While you will rarely find me advocating for the federal government’s involvement in an issue, when it comes to the internet these are matters that must be handled nationally. Asking tech companies to jump through different random hoops in every state is untenable and would lead to far less competition, innovation, and options in the sector.

The Teams

Now that we’ve covered the ball and the playbook (or lack thereof), allow me to introduce our two major teams in this saga.

First, you have Congress—the people who are supposed to be making the laws at the federal level. Mostly, they don’t do that anymore, they just appear on TV and chase talking point clips to drive donations. But, the issues around the tech sector have reached a fever pitch in recent years and it seems that enough lawmakers now agree they need to address the data privacy issue.

The bill under consideration is called the American Data and Privacy Act, and it’s a mixed bag. The focal point of a playbook for data collection should be on providing remedies for specific harms rather than merely outlawing tools, providing consumers with data portability, notifying consumers of data breaches, creating a private right of action, and safeguarding children online without limiting parental choice.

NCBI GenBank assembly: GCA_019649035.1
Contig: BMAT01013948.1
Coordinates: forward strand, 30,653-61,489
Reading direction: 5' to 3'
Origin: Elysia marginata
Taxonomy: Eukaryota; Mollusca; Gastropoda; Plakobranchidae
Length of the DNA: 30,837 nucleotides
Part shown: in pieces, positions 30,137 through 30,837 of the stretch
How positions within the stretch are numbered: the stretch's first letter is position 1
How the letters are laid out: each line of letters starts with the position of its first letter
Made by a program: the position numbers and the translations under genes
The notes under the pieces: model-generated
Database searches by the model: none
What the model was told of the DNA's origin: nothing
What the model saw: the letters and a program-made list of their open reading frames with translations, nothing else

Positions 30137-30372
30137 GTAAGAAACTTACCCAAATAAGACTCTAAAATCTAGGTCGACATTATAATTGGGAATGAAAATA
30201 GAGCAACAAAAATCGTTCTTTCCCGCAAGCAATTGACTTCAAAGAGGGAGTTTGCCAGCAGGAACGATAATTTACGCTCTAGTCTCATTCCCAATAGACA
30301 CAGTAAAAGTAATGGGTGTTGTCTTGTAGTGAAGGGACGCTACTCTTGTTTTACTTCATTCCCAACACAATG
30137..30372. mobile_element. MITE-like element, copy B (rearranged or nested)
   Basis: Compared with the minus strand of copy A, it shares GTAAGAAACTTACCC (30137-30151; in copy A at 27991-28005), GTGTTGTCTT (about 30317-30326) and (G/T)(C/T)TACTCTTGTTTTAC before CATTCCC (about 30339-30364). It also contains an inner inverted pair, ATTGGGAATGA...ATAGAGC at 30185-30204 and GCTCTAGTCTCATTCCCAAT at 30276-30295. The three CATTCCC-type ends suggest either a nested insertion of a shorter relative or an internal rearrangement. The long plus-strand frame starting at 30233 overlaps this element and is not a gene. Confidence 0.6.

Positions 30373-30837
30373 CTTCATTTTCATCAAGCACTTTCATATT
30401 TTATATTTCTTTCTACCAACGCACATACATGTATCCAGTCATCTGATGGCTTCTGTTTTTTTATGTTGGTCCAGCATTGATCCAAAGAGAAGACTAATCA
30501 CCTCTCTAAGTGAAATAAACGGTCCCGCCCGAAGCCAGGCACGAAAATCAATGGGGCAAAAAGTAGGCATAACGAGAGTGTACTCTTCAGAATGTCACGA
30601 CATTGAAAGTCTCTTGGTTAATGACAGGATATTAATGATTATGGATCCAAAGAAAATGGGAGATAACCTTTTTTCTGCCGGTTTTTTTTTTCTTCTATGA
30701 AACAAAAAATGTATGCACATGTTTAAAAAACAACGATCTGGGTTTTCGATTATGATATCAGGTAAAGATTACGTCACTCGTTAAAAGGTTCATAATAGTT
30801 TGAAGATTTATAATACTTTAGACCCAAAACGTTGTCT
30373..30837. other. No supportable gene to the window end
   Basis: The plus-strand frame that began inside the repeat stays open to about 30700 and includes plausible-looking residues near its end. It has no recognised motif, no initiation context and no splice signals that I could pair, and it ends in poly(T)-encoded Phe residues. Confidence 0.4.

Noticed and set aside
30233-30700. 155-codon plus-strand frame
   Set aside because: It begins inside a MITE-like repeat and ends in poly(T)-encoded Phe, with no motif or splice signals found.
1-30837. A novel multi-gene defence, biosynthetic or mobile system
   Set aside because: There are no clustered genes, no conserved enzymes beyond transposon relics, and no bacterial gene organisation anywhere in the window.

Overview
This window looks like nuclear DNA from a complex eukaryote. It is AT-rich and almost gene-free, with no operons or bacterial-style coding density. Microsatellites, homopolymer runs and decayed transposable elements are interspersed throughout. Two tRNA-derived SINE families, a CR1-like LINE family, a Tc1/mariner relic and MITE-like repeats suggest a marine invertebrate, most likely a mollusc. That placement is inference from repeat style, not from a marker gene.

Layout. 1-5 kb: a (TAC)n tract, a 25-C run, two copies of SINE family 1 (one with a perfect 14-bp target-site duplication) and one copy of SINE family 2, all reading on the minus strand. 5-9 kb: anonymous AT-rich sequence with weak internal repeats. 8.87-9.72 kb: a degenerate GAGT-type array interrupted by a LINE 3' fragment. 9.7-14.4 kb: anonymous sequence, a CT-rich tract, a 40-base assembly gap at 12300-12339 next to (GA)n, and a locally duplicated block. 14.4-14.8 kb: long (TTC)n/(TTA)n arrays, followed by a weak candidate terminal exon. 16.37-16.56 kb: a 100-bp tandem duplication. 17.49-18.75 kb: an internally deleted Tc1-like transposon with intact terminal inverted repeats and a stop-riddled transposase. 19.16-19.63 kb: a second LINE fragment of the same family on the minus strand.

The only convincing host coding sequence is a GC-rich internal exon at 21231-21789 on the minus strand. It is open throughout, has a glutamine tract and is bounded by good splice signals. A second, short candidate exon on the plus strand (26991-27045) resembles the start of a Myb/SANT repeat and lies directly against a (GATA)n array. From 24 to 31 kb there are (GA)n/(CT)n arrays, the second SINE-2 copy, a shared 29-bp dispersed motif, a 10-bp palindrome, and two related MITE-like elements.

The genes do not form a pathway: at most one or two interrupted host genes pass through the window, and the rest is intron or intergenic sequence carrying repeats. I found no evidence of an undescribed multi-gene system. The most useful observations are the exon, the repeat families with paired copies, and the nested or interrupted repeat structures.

Still, Congress could work to implement suggested changes to the bill that would move it in the right direction. And at the end of the day, a body of our elected officials should be the ones debating these solutions and ultimately making such decisions.

However, their priorities have been elsewhere. Recently Congressional leaders used every ounce of power and every minute on their clock to shove the Inflation Reduction Act through before a scheduled recess. That means it will be a while before they can turn their attention back to this matter, and in their absence, the other team is gunning for a power-grab.